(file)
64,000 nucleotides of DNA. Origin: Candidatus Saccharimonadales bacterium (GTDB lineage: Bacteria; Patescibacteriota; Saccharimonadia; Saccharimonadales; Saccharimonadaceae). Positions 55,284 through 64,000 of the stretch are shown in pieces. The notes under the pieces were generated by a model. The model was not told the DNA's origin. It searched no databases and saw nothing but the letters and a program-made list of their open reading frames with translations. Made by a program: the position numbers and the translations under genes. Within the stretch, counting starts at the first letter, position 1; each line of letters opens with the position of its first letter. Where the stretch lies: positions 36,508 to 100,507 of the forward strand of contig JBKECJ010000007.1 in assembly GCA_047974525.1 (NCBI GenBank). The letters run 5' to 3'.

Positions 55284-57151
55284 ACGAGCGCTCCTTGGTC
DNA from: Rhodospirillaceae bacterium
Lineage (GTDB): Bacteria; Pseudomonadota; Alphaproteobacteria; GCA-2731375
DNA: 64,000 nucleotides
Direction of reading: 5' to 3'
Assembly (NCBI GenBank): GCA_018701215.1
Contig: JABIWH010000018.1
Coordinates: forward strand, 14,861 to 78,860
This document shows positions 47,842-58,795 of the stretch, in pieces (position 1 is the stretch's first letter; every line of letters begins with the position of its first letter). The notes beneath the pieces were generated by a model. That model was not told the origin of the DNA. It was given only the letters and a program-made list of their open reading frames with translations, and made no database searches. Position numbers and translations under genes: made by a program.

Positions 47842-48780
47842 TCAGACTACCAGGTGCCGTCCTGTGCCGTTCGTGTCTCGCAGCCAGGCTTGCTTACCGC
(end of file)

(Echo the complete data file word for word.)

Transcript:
64,000 nucleotides of DNA. Origin: Candidatus Saccharimonadales bacterium (GTDB lineage: Bacteria; Patescibacteriota; Saccharimonadia; Saccharimonadales; Saccharimonadaceae). Positions 55,284 through 64,000 of the stretch are shown in pieces. The notes under the pieces were generated by a model. The model was not told the DNA's origin. It searched no databases and saw nothing but the letters and a program-made list of their open reading frames with translations. Made by a program: the position numbers and the translations under genes. Within the stretch, counting starts at the first letter, position 1; each line of letters opens with the position of its first letter. Where the stretch lies: positions 36,508 to 100,507 of the forward strand of contig JBKECJ010000007.1 in assembly GCA_047974525.1 (NCBI GenBank). The letters run 5' to 3'.

Positions 55284-57151
55284 ACGAGCGCTCCTTGGTC
DNA from: Rhodospirillaceae bacterium
Lineage (GTDB): Bacteria; Pseudomonadota; Alphaproteobacteria; GCA-2731375
DNA: 64,000 nucleotides
Direction of reading: 5' to 3'
Assembly (NCBI GenBank): GCA_018701215.1
Contig: JABIWH010000018.1
Coordinates: forward strand, 14,861 to 78,860
This document shows positions 47,842-58,795 of the stretch, in pieces (position 1 is the stretch's first letter; every line of letters begins with the position of its first letter). The notes beneath the pieces were generated by a model. That model was not told the origin of the DNA. It was given only the letters and a program-made list of their open reading frames with translations, and made no database searches. Position numbers and translations under genes: made by a program.

Positions 47842-48780
47842 TCAGACTACCAGGTGCCGTCCTGTGCCGTTCGTGTCTCGCAGCCAGGCTTGCTTACCGC